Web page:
Is social media making me unsociable?

One Tab writer explains how Facebook is ruining her life

Dominoes Facebook Social Media Twitter unsociable

‘Becky is having a lamb roast dinner, such a lovely day’

 Really Becky, did you honestly feel the need to tell all of your friends this vital piece of information? And do you really think any of your friends actually care about what you had for dinner?

I have a question for you, Becky, back in the day before you used Facebook, or Twitter, or any other social networking website, did you call up all of your friends, family and acquaintances to tell them what you had for dinner?  Probably not. So why do you feel the need to go on to the Internet and tell everyone that you had a lamb roast dinner?

Call me cynical, but these are the exact kind of status updates that earns someone the right to be deleted as my Facebook friend. I say Facebook friend, as I am not actually friends with half of the people I have ‘friended’, and when I say half, I more or less mean 96.3% of them.

I joined Facebook as a way to become more sociable with people, and as someone who is largely antisocial, that was a big step. However, instead of broadening my social circle, and submersing myself in a mixture of new and interesting people, I instead realized just how much I hated people, and proceeded to distance myself even further.

Hating life

Hating life

I moved over to Twitter in the hope of a better conversation, but was instantly greeted by words such as ‘SLAAAY’ and terms like ‘BAE’, which automatically sent me running in the other direction, people my age were using these words, and all I could do was stare blankly at the screen, hoping for some kind of life raft of Internet discovery.

Do the people using them even know what they mean? I spent a majority of my teenage years hopping between websites, and I still haven’t got a clue as to what they mean!

Why do people speak so differently online, as to what they do in person anyway? And why don’t others call them on it? If anyone over the age of sixteen were running their mouth with these Internet terminologies in the real world, most people would assume they were having an aneurism or some kind of breakdown, yet it seems perfectly fine to use them online.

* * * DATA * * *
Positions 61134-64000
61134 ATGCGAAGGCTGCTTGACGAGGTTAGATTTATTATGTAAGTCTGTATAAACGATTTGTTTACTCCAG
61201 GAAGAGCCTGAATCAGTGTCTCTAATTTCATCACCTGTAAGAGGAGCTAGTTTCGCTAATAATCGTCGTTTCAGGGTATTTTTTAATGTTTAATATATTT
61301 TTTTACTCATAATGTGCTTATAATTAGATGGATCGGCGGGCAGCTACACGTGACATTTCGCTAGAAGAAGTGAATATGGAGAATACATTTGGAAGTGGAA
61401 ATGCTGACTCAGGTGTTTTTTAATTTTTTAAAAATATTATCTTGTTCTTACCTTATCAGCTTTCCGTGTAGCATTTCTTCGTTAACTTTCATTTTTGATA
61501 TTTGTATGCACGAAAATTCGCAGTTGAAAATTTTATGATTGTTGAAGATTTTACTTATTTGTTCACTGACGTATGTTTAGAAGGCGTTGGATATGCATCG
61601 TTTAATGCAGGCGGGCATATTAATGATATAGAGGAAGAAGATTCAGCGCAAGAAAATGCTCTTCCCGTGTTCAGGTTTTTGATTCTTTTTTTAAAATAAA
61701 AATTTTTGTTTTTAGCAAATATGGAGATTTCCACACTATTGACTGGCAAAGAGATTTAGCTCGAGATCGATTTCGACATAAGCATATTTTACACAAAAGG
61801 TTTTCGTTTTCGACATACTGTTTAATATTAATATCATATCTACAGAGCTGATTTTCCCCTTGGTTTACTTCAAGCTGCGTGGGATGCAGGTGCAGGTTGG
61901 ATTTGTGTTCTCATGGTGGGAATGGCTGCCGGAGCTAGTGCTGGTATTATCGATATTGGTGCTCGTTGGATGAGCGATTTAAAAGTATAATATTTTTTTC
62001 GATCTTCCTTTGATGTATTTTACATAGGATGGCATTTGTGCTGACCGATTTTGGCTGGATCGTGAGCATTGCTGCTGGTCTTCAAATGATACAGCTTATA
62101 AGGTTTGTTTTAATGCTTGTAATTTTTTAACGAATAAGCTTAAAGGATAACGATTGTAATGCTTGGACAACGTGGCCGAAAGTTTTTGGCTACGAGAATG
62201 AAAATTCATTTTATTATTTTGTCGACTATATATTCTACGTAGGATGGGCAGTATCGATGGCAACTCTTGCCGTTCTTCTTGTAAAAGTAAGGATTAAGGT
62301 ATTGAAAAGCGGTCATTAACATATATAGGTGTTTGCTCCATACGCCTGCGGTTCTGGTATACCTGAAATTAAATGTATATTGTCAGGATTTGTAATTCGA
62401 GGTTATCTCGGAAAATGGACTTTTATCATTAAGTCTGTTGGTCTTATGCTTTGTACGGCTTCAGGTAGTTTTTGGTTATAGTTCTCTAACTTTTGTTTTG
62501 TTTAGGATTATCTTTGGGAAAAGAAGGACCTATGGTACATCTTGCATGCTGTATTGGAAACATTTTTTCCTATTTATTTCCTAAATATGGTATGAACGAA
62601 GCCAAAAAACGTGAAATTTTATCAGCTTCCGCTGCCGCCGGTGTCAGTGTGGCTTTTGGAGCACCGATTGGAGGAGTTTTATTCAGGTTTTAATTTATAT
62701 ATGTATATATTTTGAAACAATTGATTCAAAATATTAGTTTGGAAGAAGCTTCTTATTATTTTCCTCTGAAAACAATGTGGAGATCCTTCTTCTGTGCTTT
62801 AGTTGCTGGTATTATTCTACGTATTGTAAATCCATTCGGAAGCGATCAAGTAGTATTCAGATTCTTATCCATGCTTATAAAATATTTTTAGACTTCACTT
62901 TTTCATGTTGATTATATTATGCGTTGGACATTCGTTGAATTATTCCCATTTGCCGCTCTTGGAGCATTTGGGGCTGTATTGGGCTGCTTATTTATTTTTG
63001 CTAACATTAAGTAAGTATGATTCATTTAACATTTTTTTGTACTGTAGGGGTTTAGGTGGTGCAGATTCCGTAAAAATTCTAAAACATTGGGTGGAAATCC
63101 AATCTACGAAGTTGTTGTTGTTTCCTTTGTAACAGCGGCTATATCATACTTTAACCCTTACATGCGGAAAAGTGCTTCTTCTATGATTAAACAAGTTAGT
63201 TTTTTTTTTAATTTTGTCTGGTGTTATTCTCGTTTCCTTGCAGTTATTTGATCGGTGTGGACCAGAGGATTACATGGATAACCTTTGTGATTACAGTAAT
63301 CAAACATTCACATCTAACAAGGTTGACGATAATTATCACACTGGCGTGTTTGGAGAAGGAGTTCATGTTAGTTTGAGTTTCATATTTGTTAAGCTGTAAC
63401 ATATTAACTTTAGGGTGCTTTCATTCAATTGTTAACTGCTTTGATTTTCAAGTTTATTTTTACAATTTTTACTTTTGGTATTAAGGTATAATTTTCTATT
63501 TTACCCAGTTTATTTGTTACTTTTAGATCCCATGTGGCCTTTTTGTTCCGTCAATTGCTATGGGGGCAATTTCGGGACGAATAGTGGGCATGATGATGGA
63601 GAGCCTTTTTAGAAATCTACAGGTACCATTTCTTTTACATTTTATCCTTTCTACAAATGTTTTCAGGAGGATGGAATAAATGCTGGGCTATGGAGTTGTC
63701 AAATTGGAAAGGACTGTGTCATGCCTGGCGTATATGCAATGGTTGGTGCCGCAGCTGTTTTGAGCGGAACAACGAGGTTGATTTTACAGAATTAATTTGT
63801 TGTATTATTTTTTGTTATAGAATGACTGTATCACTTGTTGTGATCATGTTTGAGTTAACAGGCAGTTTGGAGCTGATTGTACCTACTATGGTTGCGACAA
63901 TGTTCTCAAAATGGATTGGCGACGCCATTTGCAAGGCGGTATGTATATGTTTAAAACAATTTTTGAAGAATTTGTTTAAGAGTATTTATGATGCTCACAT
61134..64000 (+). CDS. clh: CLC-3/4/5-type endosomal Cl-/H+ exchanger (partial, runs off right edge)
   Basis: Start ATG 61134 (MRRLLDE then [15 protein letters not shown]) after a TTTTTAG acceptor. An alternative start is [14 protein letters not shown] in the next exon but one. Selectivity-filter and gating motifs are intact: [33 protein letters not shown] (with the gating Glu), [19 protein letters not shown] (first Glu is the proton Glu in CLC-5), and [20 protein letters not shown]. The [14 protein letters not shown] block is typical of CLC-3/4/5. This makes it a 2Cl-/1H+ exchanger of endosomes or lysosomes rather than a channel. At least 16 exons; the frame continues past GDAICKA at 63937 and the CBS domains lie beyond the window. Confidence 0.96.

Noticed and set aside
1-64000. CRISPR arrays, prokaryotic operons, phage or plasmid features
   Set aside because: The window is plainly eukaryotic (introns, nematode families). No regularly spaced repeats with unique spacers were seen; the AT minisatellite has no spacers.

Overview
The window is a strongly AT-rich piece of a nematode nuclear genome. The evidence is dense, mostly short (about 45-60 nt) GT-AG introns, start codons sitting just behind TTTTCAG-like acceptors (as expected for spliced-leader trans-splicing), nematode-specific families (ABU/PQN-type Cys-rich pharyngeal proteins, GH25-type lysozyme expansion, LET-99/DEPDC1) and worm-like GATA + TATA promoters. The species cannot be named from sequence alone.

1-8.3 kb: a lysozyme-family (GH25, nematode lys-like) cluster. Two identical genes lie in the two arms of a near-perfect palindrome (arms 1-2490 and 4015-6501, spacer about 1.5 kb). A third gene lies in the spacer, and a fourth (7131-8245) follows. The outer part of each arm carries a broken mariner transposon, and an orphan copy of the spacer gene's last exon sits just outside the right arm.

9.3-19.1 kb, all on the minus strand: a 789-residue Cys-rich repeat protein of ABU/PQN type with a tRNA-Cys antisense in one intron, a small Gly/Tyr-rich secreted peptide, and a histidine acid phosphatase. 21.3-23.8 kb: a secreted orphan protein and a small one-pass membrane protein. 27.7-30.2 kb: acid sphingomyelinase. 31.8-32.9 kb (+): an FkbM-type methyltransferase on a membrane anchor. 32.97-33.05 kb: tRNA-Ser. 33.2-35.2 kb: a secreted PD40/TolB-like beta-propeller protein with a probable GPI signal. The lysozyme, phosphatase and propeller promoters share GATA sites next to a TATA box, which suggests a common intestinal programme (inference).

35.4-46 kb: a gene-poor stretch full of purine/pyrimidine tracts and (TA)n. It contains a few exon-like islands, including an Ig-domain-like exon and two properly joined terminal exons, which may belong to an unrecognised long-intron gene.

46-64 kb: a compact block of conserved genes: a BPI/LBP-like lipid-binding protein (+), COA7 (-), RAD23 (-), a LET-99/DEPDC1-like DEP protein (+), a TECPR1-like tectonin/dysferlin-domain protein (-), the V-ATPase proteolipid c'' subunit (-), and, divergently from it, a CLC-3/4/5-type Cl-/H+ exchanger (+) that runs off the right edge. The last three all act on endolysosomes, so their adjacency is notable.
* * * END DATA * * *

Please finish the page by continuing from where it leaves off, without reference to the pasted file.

Maybe this is just a side affect of my current quarter life crisis, but the more time I spend online, the less I want to spend time offline. And this isn’t due to the fact that the Internet is a magical place full of wonder and joy, that lets you stream your favourite shows from other countries into your home (legally of course *Insert wink face here*) but largely because I can find out what people are doing without actually speaking to them.

It doesn’t matter how socially awkward I am, as I can find out exactly what Becky did with her weekend, by scrolling through the 235 blurry photo’s she has recently uploaded, and I don’t even need to worry about saying anything to her.

LOOK AT HOW MUCH FUN I’M HAVING

I can silently judge her drunken antics, from the comfort of my living room, and then disappear into night without a trace as if I were cat woman, only without the spandex.

But is this really a world we want? Where we can potentially stalk anyone at the click of a mouse? Yes it can be a useful, for when Becky is spying on an ex, or trying to get the lowdown on a new potential love interest, but by spending all this time online, are we losing our abilities to communicate in the real world?

Before she knows it, Becky won’t have any reason to stalk an ex online, because she wont have the social skills available to date someone, to be able to have an ex in the first place. The highest amount of social interaction she will probably have, is when she has to open the front door to the pizza delivery guy, and awkwardly make small talk whilst he finds her change.

Her new BFF

I’m already a hopeless case, what with the lack of social skills I had before I discovered the Internet, but you my dear reader, you have a chance to escape!

But then again, maybe it’s just a phase, after all we had the same argument in the fifties when everyone went and bought telephones…